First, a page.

“Establish intelligent default settings for your program.”
“Try not to overwhelm users by presenting too much information at once.”
“Provide useful error messages...”
“Make sure your user interface behaves in a predictable way”
Although these all may seem very obvious it is not very often you find a rig which
complies with all of them. I intend to refer to these when designing my rig
because I think that it will vastly improve the performance and interactivity of my
Design and Intentions
Facial Rig Design
I want to create a very full facial rig, it must have a wide range of motion because
it is meant to be “cartoony”. I intend to build it in layers so that the animator can
make large changes and also tweak the poses as he wishes. I want the animator
to be able to work on each of the layers in any order he pleases. The rig should
have predefined poses to save the animator time and they should be a way of
selecting, reseting and keying each of the control layers. The main driving force
of the facial rig will be an “Osipa Style” slider panel.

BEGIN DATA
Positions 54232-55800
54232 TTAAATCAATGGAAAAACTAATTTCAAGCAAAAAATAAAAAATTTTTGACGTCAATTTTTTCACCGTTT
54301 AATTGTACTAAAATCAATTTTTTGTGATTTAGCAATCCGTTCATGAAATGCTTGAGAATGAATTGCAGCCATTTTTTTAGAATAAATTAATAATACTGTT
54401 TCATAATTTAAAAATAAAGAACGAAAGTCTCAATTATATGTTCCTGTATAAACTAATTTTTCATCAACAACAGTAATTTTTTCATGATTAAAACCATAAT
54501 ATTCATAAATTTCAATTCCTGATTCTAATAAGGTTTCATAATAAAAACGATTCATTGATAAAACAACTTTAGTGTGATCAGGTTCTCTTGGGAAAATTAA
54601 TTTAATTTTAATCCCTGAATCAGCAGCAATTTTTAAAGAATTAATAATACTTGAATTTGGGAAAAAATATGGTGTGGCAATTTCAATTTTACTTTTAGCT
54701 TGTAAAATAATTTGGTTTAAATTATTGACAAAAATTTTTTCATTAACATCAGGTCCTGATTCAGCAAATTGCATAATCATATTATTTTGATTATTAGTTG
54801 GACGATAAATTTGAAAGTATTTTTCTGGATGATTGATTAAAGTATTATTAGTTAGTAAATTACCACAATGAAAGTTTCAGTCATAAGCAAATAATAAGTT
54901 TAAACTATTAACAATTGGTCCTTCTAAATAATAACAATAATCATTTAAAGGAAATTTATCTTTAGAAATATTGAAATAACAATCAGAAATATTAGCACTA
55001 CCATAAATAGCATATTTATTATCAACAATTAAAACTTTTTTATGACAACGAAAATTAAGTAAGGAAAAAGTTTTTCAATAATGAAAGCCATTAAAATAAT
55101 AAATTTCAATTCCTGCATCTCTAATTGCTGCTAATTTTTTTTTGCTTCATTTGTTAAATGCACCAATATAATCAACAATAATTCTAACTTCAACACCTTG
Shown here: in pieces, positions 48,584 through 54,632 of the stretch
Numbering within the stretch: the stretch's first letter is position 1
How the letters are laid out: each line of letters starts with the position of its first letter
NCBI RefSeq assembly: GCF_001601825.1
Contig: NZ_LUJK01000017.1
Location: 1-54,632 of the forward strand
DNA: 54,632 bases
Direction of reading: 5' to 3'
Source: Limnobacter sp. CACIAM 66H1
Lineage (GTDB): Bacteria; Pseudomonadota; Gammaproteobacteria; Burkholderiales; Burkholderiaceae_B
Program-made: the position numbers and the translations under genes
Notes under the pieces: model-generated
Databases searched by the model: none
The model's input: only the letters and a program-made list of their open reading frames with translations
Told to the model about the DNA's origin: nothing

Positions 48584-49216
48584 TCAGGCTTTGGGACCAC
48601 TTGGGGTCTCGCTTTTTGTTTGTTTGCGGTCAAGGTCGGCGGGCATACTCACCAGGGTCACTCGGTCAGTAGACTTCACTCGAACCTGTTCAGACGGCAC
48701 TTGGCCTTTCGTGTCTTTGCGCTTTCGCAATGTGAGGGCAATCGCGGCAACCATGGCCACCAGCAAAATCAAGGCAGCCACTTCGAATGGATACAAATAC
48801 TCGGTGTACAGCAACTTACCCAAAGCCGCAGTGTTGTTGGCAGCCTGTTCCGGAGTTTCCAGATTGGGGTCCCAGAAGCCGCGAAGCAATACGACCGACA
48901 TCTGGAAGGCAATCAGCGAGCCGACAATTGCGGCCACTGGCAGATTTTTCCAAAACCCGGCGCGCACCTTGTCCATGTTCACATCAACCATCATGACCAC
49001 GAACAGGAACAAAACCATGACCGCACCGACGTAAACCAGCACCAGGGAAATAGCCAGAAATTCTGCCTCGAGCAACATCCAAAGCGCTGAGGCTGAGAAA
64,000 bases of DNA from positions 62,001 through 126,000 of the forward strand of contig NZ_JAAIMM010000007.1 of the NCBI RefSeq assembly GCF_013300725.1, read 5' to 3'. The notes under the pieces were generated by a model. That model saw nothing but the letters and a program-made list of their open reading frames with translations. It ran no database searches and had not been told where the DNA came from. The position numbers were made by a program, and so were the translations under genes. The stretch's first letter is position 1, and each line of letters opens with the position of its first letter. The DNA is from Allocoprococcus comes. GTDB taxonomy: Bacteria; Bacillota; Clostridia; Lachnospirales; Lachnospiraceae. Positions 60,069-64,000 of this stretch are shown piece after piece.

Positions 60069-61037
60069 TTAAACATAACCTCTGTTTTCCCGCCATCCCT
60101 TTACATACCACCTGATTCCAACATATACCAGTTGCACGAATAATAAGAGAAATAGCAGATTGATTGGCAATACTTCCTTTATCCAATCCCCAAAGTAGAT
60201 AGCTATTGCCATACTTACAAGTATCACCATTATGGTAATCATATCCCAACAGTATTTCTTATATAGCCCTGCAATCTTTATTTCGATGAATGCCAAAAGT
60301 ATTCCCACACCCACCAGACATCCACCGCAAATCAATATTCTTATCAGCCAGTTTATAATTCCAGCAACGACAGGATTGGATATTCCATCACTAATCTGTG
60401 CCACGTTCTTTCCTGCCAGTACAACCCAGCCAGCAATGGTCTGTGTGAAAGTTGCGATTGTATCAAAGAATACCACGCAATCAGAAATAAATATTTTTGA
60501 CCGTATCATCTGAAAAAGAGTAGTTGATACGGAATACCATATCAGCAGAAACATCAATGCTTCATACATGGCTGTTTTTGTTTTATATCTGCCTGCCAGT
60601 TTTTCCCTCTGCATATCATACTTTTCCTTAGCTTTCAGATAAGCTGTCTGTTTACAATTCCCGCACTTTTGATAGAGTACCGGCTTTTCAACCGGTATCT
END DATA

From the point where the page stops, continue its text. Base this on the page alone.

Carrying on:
Limb Rig Design
I want the animator to be able to stretch the limbs in IK and FK as well as change
the length relationship between the upper and lower parts of the limb. I will also
look into implementing some controls to alter the shape of the limbs.
Spine Rig Design
I think that it is necessary that the character has a stretchy spine and I will look
into techniques of how this can be implemented.
Graphical User Interface Design
I want the interface to be compact and efficient; the larger the interface the less
room you have in the viewport, so if there wasted space on the GUI then it will
be taking away space viewport space unnecessarily.
I have thought of a few ways of saving space which are also very intuitive